doi =		{10.4230/LIPIcs.DISC.2018.0},
  annote =	{Keywords: Front Matter, Table of Contents, Preface, Conference Organization, Awards}
}
Document
Invited Talk
Autonomous Vehicles: From Individual Navigation to Challenges of Distributed Swarms (Invited Talk)

Authors: Sándor P. Fekete

Published in: LIPIcs, Volume 121, 32nd International Symposium on Distributed Computing (DISC 2018)


Abstract
Recent years have seen impressive advancements in the development of robots on four wheels: autonomous cars. While much of this progress is owed to a combination of breakthroughs in artificial intelligence and improved sensors, dealing with complex, non-ideal scenarios, where errors or failures can turn out to be catastrophic is still largely unsolved; this will require combining "fast", heuristic approaches of machine learning with "slow", more deliberate methods of discrete algorithms and mathematical optimization. However, many of the real challenges go beyond performance guarantees for individual vehicles and aim at the behavior of swarms: How can we control the complex interaction of a distributed swarm of vehicles, such that the overall behavior can measure up to and go beyond the capabilities of humans? Even though many of our engineering colleagues do not fully realize this yet, there is no doubt that this will have to be based to no small part on expertise in distributed algorithms. I will present a multi-level overview of results and challenges, ranging from information exchanges of small groups all the way to game-theoretic mechanisms for large-scale control. Application scenarios do not just arise from road traffic (where short response times, large numbers of vehicles and individual interests give rise to many difficulties), but also from swarms of autonomous space vehicles (where huge distances, times and energies make distributed methods indispensable).

Cite as

Sándor P. Fekete. Autonomous Vehicles: From Individual Navigation to Challenges of Distributed Swarms (Invited Talk). In 32nd International Symposium on Distributed Computing (DISC 2018). Leibniz International Proceedings in Informatics (LIPIcs), Volume 121, p. 1:1, Schloss Dagstuhl - Leibniz-Zentrum für Informatik (2018)


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@InProceedings{fekete:LIPIcs.DISC.2018.1,
  author =	{Fekete, S\'{a}ndor P.},
  title =	{{Autonomous Vehicles: From Individual Navigation to Challenges of Distributed Swarms}},
  booktitle =	{32nd International Symposium on Distributed Computing (DISC 2018)},
  pages =	{1:1--1:1},
  series =	{Leibniz International Proceedings in Informatics (LIPIcs)},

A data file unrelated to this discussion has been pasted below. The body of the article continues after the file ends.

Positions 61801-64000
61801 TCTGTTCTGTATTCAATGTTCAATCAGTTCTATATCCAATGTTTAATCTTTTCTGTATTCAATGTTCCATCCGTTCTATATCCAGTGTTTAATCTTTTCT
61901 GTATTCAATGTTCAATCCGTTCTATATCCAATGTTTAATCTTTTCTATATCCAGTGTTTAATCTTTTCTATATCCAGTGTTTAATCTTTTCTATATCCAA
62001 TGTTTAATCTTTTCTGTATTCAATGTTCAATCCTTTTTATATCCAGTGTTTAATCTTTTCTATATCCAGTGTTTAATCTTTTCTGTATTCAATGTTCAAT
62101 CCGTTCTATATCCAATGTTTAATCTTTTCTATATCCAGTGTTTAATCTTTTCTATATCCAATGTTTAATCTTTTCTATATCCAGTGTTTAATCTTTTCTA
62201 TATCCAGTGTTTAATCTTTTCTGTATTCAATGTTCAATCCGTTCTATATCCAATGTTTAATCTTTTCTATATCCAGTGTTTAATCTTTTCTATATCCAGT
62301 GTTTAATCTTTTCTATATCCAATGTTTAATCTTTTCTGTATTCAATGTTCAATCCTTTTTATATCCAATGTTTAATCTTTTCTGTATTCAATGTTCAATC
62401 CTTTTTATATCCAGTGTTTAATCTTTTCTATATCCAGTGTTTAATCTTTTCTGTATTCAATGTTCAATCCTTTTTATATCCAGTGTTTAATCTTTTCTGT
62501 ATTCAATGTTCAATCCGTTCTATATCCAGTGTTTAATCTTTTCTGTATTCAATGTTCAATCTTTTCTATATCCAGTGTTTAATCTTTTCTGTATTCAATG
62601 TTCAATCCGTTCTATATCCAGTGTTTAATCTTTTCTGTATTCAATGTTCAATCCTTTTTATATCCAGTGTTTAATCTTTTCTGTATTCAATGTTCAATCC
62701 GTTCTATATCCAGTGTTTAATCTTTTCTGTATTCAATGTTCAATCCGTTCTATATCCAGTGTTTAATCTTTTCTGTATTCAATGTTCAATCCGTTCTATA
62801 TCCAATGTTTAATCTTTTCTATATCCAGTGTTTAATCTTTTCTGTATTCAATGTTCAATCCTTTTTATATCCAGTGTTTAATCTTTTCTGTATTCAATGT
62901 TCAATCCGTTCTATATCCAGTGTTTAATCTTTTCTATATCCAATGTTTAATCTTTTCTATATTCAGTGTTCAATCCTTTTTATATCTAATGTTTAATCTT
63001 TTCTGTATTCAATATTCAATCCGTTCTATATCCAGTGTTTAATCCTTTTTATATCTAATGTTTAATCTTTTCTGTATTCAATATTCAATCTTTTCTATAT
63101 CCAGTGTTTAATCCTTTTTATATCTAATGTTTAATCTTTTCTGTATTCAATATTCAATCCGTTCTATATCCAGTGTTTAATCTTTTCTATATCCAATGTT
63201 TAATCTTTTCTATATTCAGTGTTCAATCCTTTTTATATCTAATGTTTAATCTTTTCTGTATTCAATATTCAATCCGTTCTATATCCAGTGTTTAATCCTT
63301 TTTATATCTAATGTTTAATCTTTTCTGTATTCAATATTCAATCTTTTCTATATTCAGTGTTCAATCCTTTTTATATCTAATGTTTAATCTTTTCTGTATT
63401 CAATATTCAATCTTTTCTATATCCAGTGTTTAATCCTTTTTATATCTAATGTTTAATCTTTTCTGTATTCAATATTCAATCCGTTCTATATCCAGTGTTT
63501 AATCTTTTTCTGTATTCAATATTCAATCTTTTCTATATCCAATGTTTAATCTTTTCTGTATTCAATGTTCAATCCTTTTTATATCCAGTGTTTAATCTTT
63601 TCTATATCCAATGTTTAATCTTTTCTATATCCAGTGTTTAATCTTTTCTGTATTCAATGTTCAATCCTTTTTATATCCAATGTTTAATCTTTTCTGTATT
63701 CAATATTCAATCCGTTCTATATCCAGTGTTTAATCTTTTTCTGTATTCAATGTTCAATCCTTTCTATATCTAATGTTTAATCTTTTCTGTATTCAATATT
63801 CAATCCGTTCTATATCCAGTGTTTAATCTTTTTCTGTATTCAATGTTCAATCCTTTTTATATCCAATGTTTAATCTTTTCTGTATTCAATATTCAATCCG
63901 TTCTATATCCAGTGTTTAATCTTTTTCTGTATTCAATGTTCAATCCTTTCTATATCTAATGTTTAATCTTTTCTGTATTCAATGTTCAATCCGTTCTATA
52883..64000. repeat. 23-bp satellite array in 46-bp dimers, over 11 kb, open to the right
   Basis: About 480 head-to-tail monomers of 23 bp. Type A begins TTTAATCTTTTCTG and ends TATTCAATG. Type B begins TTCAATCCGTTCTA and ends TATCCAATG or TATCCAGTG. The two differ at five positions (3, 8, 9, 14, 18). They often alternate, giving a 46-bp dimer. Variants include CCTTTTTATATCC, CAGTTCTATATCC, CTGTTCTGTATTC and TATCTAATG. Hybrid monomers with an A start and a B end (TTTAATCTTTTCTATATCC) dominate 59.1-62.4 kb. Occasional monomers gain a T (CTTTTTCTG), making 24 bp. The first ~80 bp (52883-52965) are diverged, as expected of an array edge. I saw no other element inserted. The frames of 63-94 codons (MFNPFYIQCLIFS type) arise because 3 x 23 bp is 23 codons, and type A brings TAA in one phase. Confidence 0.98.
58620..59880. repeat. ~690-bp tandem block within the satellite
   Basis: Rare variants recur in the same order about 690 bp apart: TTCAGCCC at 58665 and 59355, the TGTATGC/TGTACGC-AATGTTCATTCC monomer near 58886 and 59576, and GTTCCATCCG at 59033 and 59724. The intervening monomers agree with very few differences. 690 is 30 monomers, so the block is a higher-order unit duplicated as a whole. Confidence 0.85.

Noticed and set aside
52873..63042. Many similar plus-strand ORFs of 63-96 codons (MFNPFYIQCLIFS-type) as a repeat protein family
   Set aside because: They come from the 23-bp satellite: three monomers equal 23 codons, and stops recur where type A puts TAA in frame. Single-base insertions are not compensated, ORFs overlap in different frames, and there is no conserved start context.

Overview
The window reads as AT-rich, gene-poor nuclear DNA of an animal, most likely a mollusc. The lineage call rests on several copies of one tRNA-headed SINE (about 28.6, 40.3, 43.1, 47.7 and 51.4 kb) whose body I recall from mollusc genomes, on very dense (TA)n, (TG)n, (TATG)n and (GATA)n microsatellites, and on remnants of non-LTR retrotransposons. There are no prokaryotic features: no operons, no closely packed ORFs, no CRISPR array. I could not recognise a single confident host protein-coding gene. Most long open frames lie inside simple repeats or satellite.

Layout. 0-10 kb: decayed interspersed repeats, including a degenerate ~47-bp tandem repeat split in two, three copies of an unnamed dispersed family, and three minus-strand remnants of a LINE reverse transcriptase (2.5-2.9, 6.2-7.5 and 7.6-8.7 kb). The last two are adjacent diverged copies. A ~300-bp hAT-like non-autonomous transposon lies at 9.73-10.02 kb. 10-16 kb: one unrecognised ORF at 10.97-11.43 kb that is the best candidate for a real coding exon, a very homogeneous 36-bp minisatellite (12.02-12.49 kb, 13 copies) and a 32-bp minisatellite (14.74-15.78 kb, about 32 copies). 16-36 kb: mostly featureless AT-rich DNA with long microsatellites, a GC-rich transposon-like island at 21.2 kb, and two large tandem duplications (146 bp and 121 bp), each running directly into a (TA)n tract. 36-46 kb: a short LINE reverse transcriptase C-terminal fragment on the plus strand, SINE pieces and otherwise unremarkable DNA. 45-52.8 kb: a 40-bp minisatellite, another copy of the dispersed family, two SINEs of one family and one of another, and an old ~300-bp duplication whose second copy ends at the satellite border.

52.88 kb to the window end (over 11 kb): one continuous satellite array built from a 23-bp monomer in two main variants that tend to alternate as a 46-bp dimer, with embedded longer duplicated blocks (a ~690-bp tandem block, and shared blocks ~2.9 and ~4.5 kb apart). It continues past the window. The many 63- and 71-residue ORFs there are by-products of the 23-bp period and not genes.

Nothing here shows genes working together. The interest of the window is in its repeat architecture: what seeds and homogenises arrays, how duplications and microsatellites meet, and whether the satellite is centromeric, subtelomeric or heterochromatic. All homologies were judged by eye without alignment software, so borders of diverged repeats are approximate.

ISBN =	{978-3-95977-092-7},
  ISSN =	{1868-8969},
  year =	{2018},
  volume =	{121},
  editor =	{Schmid, Ulrich and Widder, Josef},
  publisher =	{Schloss Dagstuhl -- Leibniz-Zentrum f{\"u}r Informatik},
  address =	{Dagstuhl, Germany},
  URL =		{https://drops.dagstuhl.de/entities/document/10.4230/LIPIcs.DISC.2018.1},
  URN =		{urn:nbn:de:0030-drops-97904},
  doi =		{10.4230/LIPIcs.DISC.2018.1},
  annote =	{Keywords: Autonomous vehicles, interaction, robot swarms, game theory}
}
Document
Invited Talk
Challenges for Machine Learning on Distributed Platforms (Invited Talk)

Authors: Tom Goldstein

Published in: LIPIcs, Volume 121, 32nd International Symposium on Distributed Computing (DISC 2018)


Abstract
Deep neural networks are trained by solving huge optimization problems with large datasets and millions of variables. On the surface, it seems that the size of these problems makes them a natural target for distributed computing. Despite this, most deep learning research still takes place on a single compute node with a small number of GPUs, and only recently have researchers succeeded in unlocking the power of HPC. In this talk, we'll give a brief overview of how deep networks are trained, and use HPC tools to explore and explain deep network behaviors. Then, we'll explain the problems and challenges that arise when scaling deep nets over large system, and highlight reasons why naive distributed training methods fail. Finally, we'll discuss recent algorithmic innovations that have overcome these limitations, including "big batch" training for tightly coupled clusters and supercomputers, and "variance reduction" strategies to reduce communication in high latency settings.